Robust optimization using computer experiments
During metamodel-based optimization three types of implicit errors are typically made. The first error is the simulation-model error, which is defined by the difference between reality and the computer model. The second error is the metamodel error, which is defined by the difference between the computer model and the metamodel. The third is the implementation error. This paper presents new ideas on how to cope with these errors during optimization, in such a way that the final solution is robust with respect to these errors. We apply the robust counterpart theory of Ben-Tal and Nemirovsky to the most frequently used metamodels: linear regression and Kriging models. The methods proposed are applied to the design of two parts of the TV tube. The simulation-model errors receive little attention in the literature, while in practice these errors may have a significant impact due to propagation of such errors.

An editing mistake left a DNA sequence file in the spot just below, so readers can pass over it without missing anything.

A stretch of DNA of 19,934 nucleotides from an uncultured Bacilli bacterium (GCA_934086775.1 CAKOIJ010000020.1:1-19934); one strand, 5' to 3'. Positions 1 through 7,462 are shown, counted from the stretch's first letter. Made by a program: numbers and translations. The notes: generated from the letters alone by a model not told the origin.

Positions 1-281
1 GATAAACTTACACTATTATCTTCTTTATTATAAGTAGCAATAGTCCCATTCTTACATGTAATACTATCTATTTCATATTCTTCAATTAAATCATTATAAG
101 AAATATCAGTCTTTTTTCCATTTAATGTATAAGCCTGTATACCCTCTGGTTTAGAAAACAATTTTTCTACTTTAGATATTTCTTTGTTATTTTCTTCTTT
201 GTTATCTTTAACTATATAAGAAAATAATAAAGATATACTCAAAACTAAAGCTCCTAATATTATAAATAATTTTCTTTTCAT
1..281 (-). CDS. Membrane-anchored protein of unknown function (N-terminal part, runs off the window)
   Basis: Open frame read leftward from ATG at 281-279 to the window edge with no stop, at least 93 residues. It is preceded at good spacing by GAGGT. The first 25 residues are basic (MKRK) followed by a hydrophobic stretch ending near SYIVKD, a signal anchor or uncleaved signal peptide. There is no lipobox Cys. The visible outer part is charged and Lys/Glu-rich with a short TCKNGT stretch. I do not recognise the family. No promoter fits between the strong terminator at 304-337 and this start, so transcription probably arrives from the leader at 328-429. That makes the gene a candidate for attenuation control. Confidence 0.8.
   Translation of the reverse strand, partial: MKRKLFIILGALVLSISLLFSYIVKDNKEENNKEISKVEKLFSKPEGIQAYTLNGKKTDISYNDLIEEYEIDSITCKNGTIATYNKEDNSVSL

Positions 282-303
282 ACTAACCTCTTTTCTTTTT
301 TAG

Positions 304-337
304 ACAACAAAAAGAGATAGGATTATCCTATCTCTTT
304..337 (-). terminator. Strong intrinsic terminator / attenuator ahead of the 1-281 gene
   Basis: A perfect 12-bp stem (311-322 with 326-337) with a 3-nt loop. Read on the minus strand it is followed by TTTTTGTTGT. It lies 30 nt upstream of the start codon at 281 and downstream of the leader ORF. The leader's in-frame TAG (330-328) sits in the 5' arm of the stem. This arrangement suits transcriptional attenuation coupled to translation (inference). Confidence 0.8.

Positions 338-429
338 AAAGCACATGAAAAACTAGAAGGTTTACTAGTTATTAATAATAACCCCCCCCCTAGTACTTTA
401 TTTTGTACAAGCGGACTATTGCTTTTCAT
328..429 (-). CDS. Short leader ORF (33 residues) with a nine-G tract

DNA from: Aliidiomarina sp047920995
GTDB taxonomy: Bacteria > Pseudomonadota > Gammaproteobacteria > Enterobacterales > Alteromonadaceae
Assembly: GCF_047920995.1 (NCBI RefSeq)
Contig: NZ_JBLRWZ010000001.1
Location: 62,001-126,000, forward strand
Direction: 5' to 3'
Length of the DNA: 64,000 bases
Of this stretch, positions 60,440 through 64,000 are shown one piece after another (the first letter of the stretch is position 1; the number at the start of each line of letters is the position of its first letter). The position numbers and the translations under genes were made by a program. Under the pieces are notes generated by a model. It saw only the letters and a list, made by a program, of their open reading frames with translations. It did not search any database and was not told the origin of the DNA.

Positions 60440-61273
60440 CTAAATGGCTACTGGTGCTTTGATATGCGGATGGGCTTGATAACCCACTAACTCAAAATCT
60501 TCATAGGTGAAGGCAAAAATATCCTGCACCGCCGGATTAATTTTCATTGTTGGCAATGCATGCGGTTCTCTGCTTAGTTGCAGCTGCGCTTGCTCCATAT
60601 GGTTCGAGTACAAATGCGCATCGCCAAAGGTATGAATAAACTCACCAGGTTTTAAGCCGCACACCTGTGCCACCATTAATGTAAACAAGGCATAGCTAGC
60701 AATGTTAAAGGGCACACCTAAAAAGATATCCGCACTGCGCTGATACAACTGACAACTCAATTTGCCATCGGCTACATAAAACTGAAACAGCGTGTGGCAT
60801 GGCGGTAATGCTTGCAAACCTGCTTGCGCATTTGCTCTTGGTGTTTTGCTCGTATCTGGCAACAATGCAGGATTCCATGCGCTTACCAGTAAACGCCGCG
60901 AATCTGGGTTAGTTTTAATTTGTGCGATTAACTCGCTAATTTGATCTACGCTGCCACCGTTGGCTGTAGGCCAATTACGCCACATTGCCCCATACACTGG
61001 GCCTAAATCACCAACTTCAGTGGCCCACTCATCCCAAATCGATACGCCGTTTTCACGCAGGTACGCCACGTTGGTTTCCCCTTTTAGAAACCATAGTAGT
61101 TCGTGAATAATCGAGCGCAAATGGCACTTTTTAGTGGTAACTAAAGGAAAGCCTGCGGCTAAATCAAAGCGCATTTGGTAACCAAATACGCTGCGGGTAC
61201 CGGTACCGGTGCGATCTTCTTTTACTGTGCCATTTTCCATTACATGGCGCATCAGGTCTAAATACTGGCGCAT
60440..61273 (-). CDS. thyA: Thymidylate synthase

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- den Hertog, Dick & Stehouwer, Peter, 2002. "Optimizing color picture tubes by high-cost nonlinear programming," European Journal of Operational Research, Elsevier, vol. 140(2), pages 197-211, July.
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- den Hertog, D. & Kleijnen, J.P.C. & Siem, A.Y.D., 2004. "The Correct Kriging Variance Estimated by Bootstrapping," Discussion Paper 2004-46, Tilburg University, Center for Economic Research.